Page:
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Ok, I'm trying to wrap my hands around communicating over WiFi using a microcontroller. There seem to be various options such as UART, SPI etc.

If I want an Arduino to get or put content on a website, what protocol does the Arduino use to talk with the WiFi module? I see there are cheap UART WiFi modules available, but I don't think they have the TCP/IP stack built in.

2 Questions:

  1. How do I interface between a microprocessor and the WiFi module? Or what connections do I use? I2C, SPI, UART?

  2. What are the minimum requirements for a WiFi module to be able to talk to a website? I want to read data from a website and write data to a website.

I hope this makes some sense, but to me it is still confusing.

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    \$\begingroup\$ That would entirely depend on the wifi module - pretty much all of these ideas you mention are possible. The TCP/IP stack can be (and for devices intended for simple microcontrollers often is) implemented in the module, giving you essentially a serial-to-TCP bridge with some escaped connection commands, or you can have a SLIP/PPP type solution where packets are sent over the serial link to a TCP stack running on your micro. \$\endgroup\$ – Chris Stratton Sep 6 '13 at 15:23
  • \$\begingroup\$ i2s is an audio protocol. Pretty sure you mean i2c. \$\endgroup\$ – Passerby Sep 6 '13 at 18:53
  • \$\begingroup\$ 1. Yes, I mean I2C! 2. If I want to POST data to an API on a website, or GET data from a website API, what protocol do I need to use? The SLIP/PPP one? The Serial-to-TCP will not work... am I correct? \$\endgroup\$ – andrebruton Sep 7 '13 at 5:42
  • \$\begingroup\$ I would look into Roving Networks RN-131. It has an easy to use command interface "WiFly" operating over standard UART and an integrated antenna. There are a few breakout boards to make it even easier to get started with. \$\endgroup\$ – Keegan Jay Nov 16 '13 at 2:05
  • \$\begingroup\$ Also, once you get the Wifi module interfaced with your MCU, if you are still unsure how to use it to get/put content, that deserves a separate question. \$\endgroup\$ – Keegan Jay Nov 16 '13 at 2:12
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1.) Whatever you'd like. There are wifi modules out there that can do both UART and SPI even. Example: http://www.rovingnetworks.com/products/Wi_Fi_Modules

2.) I'm not a web developer but I think in terms of minimum requirements you need to be able to open an http or tcp/udp connection with the server and do GETs and POSTs

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  • \$\begingroup\$ Which do I use for Internet web traffic? UART or SPI or something else? The module seems easy to use. It only needs 4 connections, but what type of data do I send down the TX/RX? That is the mystery part to me. \$\endgroup\$ – andrebruton Sep 7 '13 at 5:40
  • \$\begingroup\$ @andrebruton For a better understanding check out the Wifly training presentation pdf on this page: rovingnetworks.com/products/RN171 Looks like you'll be sending the wifi module commands over uart for example (TX) and receiving the wifi module's response (RX). Not sure what you're asking about internet web traffic.. \$\endgroup\$ – user2665581 Sep 7 '13 at 14:04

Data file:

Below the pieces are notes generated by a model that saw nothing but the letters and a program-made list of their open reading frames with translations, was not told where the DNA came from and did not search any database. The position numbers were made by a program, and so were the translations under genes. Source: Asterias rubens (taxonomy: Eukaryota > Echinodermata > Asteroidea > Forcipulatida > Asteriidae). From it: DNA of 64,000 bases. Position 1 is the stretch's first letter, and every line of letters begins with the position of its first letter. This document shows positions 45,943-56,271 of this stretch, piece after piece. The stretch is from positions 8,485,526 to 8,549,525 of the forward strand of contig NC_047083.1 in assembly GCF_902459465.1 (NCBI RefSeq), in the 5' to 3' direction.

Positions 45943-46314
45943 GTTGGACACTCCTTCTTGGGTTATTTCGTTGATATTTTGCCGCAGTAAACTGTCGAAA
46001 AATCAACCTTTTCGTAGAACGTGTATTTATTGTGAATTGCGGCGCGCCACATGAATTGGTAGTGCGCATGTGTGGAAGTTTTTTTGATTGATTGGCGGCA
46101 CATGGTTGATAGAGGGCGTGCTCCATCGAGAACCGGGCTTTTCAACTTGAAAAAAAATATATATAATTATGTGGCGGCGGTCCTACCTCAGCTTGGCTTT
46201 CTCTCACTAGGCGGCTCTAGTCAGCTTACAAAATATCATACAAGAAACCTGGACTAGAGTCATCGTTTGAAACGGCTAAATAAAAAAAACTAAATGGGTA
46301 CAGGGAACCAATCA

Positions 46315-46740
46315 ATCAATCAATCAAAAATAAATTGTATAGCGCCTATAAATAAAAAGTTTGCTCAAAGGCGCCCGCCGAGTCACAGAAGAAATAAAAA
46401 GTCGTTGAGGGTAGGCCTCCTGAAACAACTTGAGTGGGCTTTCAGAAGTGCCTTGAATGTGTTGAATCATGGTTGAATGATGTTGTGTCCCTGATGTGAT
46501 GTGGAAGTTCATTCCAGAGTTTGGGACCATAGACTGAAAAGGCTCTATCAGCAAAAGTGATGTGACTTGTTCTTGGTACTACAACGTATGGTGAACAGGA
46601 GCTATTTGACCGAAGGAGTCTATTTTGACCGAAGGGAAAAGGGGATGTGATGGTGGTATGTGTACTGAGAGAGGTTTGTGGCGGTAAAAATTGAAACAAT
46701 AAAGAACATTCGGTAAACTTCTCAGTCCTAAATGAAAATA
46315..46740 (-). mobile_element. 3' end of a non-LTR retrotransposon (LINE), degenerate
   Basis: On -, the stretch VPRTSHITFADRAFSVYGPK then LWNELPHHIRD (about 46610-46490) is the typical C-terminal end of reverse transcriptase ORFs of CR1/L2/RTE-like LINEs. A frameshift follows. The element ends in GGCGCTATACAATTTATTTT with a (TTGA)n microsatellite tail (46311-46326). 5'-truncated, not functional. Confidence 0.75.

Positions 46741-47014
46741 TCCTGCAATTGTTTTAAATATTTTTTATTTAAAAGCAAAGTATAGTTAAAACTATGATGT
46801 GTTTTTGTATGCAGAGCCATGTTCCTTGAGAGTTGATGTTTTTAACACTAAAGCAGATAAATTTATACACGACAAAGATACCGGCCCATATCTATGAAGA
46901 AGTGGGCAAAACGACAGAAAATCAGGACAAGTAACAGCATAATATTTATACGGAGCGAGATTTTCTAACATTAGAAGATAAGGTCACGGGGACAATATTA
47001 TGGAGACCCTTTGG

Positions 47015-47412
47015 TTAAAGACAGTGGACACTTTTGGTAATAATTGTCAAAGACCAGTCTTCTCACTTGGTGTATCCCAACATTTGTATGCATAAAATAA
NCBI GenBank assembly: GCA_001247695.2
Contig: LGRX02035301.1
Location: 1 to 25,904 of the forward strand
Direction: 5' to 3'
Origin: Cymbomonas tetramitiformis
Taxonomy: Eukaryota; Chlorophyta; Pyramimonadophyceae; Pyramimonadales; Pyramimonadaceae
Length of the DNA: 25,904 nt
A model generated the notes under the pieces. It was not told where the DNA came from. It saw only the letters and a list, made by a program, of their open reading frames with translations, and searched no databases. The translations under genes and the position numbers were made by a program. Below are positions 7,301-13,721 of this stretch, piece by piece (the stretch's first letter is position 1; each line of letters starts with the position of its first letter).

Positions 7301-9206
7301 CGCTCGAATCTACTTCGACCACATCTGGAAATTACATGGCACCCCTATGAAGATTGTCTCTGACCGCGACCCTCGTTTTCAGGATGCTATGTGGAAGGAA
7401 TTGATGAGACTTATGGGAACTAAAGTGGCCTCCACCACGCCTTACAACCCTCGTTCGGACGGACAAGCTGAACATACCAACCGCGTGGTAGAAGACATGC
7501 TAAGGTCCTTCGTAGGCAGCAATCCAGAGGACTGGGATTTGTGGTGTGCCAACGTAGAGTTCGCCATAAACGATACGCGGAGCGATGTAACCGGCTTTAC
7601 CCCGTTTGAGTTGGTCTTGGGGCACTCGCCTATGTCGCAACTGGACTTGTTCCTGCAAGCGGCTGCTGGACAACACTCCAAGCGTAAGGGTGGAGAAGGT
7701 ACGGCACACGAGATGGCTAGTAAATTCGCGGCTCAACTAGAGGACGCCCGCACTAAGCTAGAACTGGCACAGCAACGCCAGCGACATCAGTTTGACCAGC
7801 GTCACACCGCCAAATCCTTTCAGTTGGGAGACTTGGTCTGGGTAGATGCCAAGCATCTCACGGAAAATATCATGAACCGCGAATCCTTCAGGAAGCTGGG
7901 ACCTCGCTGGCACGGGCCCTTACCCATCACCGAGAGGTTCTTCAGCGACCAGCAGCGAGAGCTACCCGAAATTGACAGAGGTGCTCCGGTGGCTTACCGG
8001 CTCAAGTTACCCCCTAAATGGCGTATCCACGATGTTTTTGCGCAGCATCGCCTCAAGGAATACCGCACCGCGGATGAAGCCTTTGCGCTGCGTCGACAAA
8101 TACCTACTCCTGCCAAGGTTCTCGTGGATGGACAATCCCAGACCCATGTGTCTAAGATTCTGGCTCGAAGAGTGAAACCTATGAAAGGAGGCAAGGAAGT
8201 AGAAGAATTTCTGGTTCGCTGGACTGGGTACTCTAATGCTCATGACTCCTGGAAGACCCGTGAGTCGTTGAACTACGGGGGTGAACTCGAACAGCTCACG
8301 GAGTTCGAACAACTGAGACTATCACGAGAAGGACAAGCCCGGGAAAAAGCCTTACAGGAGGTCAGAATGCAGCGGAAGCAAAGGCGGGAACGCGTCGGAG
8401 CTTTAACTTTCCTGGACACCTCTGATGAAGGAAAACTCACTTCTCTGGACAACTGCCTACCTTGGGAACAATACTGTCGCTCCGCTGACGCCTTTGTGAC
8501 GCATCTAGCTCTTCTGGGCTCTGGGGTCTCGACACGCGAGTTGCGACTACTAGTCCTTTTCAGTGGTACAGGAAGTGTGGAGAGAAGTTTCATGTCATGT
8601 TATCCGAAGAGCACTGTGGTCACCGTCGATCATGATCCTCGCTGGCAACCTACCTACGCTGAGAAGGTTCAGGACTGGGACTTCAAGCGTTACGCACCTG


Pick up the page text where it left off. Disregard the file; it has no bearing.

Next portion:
• \$\begingroup\$ Hi, the RN171 looks great, has low power, can talk http and can run a sensor network without a microprocessor. What connections do I use between the microprocessor and the chip? That is the mystery part to me... \$\endgroup\$ – andrebruton Sep 9 '13 at 4:14
  • \$\begingroup\$ @andrebruton It is UART so you will just need to connect the correct pins of the chip (you might be able to find them on a datasheet somewhere) to (assuming your using an Arduino Uno board) pins 0 and 1 when there is no USB plugged in. Then you can just communicate like talking to a computer using the serial library. I don't know what exactly it will send but I would imagine that you could find out pretty easily. I don't know your skill level, but you might be better off with the support and documentation of this: sparkfun.com/products/10050. Also beware of the large data of sites. \$\endgroup\$ – Anonymous Penguin Nov 29 '13 at 3:13
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There are several layers to your problem, and you have got a few of them crossed.

There are all sorts of ways to slice this problem too - a dumb wifi interface with the arduino doing all the work, a smarter one that takes care of a lot of the hard stuff, or a very smart one that contains its own webserver etc. and the ardunio passes it some very small / basic data to paste into a web page.

You probably don't want to run an HTTP stack & web-server on a basic micro, although it's possible it can get quite tight and seriously limit your expansion potential later. On the flipside, throwing one of the smarter wifi modules at the problem gets quite spendy quite quickly.

Are you wedded to using the *dunio? Must you use wifi?

Sticking OpenWRT on a cheap wifi router might be one solution, or ditching the duino for a Pi might also make everything much easier.

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  • \$\begingroup\$ Multiple issues, but the main one being that the OP is asking about a html client, not server. \$\endgroup\$ – Passerby Sep 6 '13 at 18:56
  • \$\begingroup\$ 1. Agreed, I do NOT want to run a TCP stack on the micro 2. The Arduino uses less power than the RPi (I have both) and I do not need all the features of the RPi. 3. Not sticking to WiFi - I'm looking for a solution for connecting a whole lot of micro's to the Internet. The micro's are all in one location (400 x 400m) so I thought a mesh network might work. \$\endgroup\$ – andrebruton Sep 7 '13 at 5:35

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